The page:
This week's collage came to me quite naturally. As soon as I saw the tree in the center of @shaka's template photo I knew that would be the central focus of my collage. Here is the template for LMAC #164. (I do not compete in the contest.)
I had been to a farm on Sunday and a little girl was splashing in a puddle. I asked the parents if I could take pictures. There was such joy in her play that I knew she would make it into my collage. The stream and everything else followed from that inspiration.
Every week I learn something new when I make a collage. I take my cue from the collage and ask a question. This week, the question was, what role do rocks play in a stream's health? As a result of asking this question, a new word came into my vocabulary: embeddedness.
Low embeddedness is good for a stream. This refers to the amount of rocks and gravel that are visible in the water. If most of the rocks and gravel have sunk to the bottom and are embedded, then the stream is less healthy.
Stream Created by Sediment Runoff From Strip Mine
Credit: U.S. National Archives and Records Administration. Public domain. This stream is actually in violation of Ohio law. Good luck to the aquatic bugs or anything else that wants to live here.
A healthy stream is host to aquatic bugs. These bugs are an important part of the food chain.
Caddisflies, for example, spin webs that reach from one rock to another. The webs catch food that is drifting by. Without rocks--no web, no caddisflies. Look at the caddisfly building an underwater web in the following Vimeo video (published by the Stroud Water Research Center).
Just as the caddisfly catches insects in its web, other animals feed on the caddisfly. The adult may make a meal for "Trout, birds, lizards, frogs, spiders, dragonflies...". Caddisfly larvae may be consumed by fish and eels.
If there are few visible stones and layers in a stream, and it is mostly mud and sediment at the bottom, then aquatic bugs have nowhere to live. The bugs live between the rocks and even on the rocks.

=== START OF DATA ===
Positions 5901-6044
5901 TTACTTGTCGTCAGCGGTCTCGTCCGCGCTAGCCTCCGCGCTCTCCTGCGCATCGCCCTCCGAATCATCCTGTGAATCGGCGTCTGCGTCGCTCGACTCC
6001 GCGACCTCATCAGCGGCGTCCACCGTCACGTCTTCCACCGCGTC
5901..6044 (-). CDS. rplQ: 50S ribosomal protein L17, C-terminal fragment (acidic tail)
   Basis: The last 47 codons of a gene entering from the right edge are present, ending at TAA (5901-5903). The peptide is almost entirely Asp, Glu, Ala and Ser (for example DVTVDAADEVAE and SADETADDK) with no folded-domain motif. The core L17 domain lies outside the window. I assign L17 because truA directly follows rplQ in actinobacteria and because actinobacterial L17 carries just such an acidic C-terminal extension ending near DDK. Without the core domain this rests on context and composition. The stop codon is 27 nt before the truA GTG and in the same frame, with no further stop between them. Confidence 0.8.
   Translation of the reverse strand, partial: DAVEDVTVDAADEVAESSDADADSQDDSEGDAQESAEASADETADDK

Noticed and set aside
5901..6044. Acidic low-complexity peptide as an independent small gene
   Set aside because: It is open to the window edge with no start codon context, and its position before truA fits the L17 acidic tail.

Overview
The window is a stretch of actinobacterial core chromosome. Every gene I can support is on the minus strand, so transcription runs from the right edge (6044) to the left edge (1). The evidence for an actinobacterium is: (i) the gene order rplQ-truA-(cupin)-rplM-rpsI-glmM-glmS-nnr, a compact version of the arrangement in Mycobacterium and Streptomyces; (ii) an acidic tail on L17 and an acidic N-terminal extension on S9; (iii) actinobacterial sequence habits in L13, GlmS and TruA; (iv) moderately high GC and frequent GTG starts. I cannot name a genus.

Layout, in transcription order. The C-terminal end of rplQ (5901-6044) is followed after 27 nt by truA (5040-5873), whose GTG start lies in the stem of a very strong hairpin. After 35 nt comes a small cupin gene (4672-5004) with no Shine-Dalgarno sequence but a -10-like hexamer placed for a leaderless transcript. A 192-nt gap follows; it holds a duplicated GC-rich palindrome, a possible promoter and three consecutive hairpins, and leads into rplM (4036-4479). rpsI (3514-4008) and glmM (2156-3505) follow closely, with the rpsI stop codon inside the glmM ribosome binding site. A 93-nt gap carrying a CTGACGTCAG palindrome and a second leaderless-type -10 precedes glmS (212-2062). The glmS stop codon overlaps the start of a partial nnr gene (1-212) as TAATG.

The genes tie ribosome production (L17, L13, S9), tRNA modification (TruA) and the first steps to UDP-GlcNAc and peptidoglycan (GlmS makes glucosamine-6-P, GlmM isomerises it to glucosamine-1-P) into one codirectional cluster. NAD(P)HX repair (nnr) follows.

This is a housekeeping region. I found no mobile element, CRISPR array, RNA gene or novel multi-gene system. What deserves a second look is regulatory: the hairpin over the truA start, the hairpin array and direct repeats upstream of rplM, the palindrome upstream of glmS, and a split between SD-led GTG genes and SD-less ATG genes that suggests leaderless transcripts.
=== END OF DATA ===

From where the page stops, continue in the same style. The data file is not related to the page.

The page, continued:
Tintagel Stream in Rocky Valley, Cornwall, UK
Attribution: Tintagel: stream in Rocky Valley by Martin Bodman. Used under Creative Commons Attribution-Share Alike 2.0 Generic license. This looks like a really healthy stream. There is evidence of a sequence of pools, fast-flowing areas (riffles), runs and rapids. According to Texas Aquatic Science, a "riffle-run-pool-run-riffle sequence" is conducive to flourishing aquatic life.
It was a pleasure to farm the LIL library for the images I used in my collage. Not only was it easy to find useful material, but the great number of unique images in LIL also fueled my imagination.
One contributor, @mballesteros could not be accommodated by the Peakd beneficiary designation (limit of 8) so I will be forwarding the 2% to her when this post pays out.
Here is a list of my LIL contributors, with a picture of the image the supplied. Thank you, all!
My own photo (Not from LIL)
My own photo (Not from LIL)
Girl in the brook
Process I added the stream first, then rocks, flowers and a turtles (in the water and on the rocks). For a while there were frogs, but they didn't work out. The little girl was modified by using a Sketch filter on Lunapic. The cyclist was modified also with that filter. The birds were colored in individually, as were the polka dots on the little girl's coat, and the pants on the cyclist.
I used plants from the template to decorate the rocks, and decorated the plants from the template with flowers. The black and brown steers (in the background) were an afterthought. I thought they might appear naturally in a distant meadow. The template photo was beautiful to start with, so I had great material to get me going :)
I used Paint 3D for extraction. Gimp for sizing and coloring. Paint for cutting and arranging.
Here was one of the first steps
The progress wasn't smooth, but it was steady because I knew where I was going (stream, little girl, birds). Here is an intermediate step
This was great fun. I say that every week, but I think any reader can see how relaxing this must have been for me to put together.
Making collages is a creative exercise and a learning experience. This week I learned about streams, and embeddedness! Please check out our winners from last week's contest, just published today. Tomorrow a new template will be published. Make a collage and join in the fun.
You can see that LIL, the LMAC Image Library, was an essential part of my collage creating process this week. Everyone on Hive can contribute to the library and everyone can borrow from the library. Learn about the procedure here.
I wish all my readers peace and health.